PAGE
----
President Akufo-Addo has indicated that more than 70% of Ghana’s population now has access to financial services either through a bank account or a mobile money account.
Disclosing this yesterday while delivering the 2021 State of the Nation Address (SoNA), the President said, “We have been able to do so through the implementation of mobile money interoperability (between bank accounts and mobile wallets), with Ghana as the first and only country in Africa to have done so. It is, therefore, not surprising that Ghana is the fastest growing mobile money market in Africa. Furthermore, our successful introduction of the Universal QR (Quick Response) Code for payments across banks, telcos, fintechs, and merchants will propel Ghana to be amongst the first countries in Africa (if not the first) to move towards a largely cashless economy, when fully rolled out across the country with the support of the Bank of Ghana.
Commenting on the economy, President Akufo-Addo said between 2017 and the first quarter of 2020, we had made considerable gains in the management of the national economy, where we witnessed annual average GDP growth of seven percent, single-digit inflation, reduced fiscal deficits with three consecutive years of primary surpluses, a relatively stable exchange rate, a significant improvement in the current account with three consecutive years of trade surpluses, strong foreign exchange reserve buffers, markedly reduced lending rates and appreciable job creation.
“We are determined to make our own things, and the Akufo-Addo government will continue with the agenda of rapid industrialization, to transform the structure of the Ghanaian economy from one dependent on the production and export of raw materials to a value-added industrialized economy. Under the One-District-One-Factory (1D1F) initiative, two 232 projects are at various stages of implementation. These include 76 operating as 1D1F companies, whilst 112, including five medium-size agro-processing factories and 63 common user facilities, are under construction,” he noted.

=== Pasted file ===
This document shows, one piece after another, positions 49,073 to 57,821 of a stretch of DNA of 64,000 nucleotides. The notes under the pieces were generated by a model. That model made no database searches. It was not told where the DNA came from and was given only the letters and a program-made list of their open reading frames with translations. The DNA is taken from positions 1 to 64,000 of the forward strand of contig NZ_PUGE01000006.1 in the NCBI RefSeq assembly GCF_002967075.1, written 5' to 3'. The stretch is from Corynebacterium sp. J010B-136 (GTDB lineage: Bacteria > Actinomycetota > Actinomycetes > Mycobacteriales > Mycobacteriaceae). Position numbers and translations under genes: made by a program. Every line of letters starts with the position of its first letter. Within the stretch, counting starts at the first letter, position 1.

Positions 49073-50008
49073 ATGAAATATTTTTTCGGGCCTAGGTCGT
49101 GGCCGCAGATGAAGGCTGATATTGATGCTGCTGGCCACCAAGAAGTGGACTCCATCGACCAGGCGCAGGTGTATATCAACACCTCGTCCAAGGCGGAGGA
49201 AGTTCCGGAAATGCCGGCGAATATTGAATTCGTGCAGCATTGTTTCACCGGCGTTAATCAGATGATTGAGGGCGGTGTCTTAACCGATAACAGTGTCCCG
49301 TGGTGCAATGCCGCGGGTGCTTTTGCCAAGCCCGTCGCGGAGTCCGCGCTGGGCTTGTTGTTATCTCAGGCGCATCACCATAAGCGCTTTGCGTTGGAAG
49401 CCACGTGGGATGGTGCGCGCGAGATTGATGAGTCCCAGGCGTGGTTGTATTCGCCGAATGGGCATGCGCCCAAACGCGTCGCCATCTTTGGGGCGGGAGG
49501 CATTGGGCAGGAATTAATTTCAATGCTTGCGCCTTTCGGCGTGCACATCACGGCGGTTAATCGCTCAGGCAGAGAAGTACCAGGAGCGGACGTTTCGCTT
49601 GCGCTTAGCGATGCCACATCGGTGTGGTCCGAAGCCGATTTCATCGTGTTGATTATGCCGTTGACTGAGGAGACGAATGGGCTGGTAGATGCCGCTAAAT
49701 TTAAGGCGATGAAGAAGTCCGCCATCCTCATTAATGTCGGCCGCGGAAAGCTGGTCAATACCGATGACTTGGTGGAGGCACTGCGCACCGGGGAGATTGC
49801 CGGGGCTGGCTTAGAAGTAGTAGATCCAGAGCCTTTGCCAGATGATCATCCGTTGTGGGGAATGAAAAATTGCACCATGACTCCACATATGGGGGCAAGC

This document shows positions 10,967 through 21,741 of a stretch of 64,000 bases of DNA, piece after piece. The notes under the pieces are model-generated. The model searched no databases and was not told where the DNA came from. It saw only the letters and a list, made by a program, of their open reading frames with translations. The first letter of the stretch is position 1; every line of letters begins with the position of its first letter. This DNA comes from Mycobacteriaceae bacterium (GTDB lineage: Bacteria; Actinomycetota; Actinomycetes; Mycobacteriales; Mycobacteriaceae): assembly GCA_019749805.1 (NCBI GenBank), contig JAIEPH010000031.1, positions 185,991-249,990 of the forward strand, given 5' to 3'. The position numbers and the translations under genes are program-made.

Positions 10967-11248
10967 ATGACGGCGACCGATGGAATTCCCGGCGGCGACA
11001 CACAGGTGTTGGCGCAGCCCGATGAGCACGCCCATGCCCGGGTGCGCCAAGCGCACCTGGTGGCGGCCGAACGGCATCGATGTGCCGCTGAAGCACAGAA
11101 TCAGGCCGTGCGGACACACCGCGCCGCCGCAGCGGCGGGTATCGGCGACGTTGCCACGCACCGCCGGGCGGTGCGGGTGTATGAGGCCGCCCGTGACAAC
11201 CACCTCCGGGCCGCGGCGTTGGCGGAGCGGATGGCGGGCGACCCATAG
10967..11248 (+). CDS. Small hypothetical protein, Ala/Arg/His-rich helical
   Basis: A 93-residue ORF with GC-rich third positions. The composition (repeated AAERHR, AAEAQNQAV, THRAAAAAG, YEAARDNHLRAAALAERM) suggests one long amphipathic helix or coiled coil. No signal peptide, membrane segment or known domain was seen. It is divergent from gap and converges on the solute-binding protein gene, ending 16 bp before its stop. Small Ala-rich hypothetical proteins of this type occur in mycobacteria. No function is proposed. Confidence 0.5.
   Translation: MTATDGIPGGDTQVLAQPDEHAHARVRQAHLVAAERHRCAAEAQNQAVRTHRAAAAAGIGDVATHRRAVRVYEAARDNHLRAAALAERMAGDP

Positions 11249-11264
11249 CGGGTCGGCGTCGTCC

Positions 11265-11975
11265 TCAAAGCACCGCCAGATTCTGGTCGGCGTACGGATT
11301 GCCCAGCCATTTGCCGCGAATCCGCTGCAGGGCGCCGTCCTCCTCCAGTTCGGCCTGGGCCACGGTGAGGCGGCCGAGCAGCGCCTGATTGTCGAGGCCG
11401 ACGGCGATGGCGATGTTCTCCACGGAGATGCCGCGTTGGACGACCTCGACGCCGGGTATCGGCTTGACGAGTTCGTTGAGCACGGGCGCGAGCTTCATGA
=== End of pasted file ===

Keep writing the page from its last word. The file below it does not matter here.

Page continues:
He said the Ghana Integrated Aluminium Development Corporation (GIADEC) had made good progress on the bauxite exploitation program that would drive Ghana’s industrial transformation agenda.
“We are in the final stage of an open and transparent investor engagement process and are in negotiations to select strategic investors to partner GIADEC for the bauxite mining and alumina refinery projects. The selected partners will be announced imminently. Similarly, the Ghana Integrated Iron and Steel Development Corporation (GIISDEC) has been set up and has begun its work in earnest,” he said.
“We have succeeded in attracting major global vehicle manufacturers under the automotive development policy to set up in Ghana. So far, Volkswagen has produced 1,167 vehicles, SinoTruk has 276 vehicles and our own Kantanka has 400 vehicles. The Japanese conglomerate, Nissan, has also started the assembly of vehicles in the country,” he said.
He said the Integrated Customs Management Systems (ICUMS), which was an end-to-end customs management system at the ports to enhance management and collection of customs duties, had, despite initial resistance and controversy, succeeded in eliminating the multiple routes before payment of duties, ensuring seamless processes, increasing revenues, and speedy processing of pre-manifest declaration and valuation on the same system.
“We have also integrated the Ghana.gov platform and the Integrated Tax Application Preparation Systems (ITaPs), which allows taxpayers to make payments at their convenience online and through taxpayers’ banks and the use of mobile money, credit cards, and debit cards. Mr. Speaker, it is clear that we have made significant strides in formalizing the economy and we will do even more going forward.”
However, the President continued that the cost of COVID-19 had been enormous; adding the overall economic growth rate for 2020 was revised downwards from 6.8% to 0.9%.
He said the non-oil economy was also revised from 6.7% to 1.6%.
“Revenue shortfall was estimated at GH¢13.5 billion, with additional expenditures related to stemming the tide of COVID-19 estimated at GH¢11.8 billion, with the combined effect amounting to GH¢25.3 billion, or 6.6% of GDP. The resultant fiscal deficit for 2020 was, thus, revised from 4.7% of GDP to 11.4% of GDP. This was done to reflect the impact of the pandemic. The fiscal responsibility rule of keeping a deficit within a threshold of 5% of GDP and a positive primary balance for every year was suspended in 2020 to enable fiscal operations to accommodate the impact of the pandemic,” he said.